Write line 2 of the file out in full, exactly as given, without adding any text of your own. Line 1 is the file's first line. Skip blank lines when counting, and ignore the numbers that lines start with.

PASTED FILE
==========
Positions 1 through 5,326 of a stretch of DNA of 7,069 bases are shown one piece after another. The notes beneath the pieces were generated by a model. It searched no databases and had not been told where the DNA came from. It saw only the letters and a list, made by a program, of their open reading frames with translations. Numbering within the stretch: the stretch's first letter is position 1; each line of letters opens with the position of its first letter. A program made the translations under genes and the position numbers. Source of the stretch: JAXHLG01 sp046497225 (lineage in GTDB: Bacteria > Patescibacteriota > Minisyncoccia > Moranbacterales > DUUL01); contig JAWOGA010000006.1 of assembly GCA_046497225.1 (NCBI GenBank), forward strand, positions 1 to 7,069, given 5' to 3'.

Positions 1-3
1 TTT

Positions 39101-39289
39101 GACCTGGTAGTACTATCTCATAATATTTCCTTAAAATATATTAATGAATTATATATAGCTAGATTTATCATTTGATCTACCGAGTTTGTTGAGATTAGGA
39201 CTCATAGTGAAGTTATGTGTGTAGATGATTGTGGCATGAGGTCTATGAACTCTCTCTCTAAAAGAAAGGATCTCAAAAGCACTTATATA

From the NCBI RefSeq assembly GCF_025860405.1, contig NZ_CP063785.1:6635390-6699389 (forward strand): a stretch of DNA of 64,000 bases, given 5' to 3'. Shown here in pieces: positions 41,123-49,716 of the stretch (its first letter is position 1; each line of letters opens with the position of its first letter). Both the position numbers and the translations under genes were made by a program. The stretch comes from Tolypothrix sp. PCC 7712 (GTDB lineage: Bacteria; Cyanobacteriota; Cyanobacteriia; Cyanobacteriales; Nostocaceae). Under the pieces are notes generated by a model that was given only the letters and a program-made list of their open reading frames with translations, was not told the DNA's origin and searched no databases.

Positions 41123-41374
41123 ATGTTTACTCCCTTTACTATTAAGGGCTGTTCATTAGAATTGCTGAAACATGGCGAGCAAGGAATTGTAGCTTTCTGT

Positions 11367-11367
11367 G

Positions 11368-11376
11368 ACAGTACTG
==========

Positions 1-3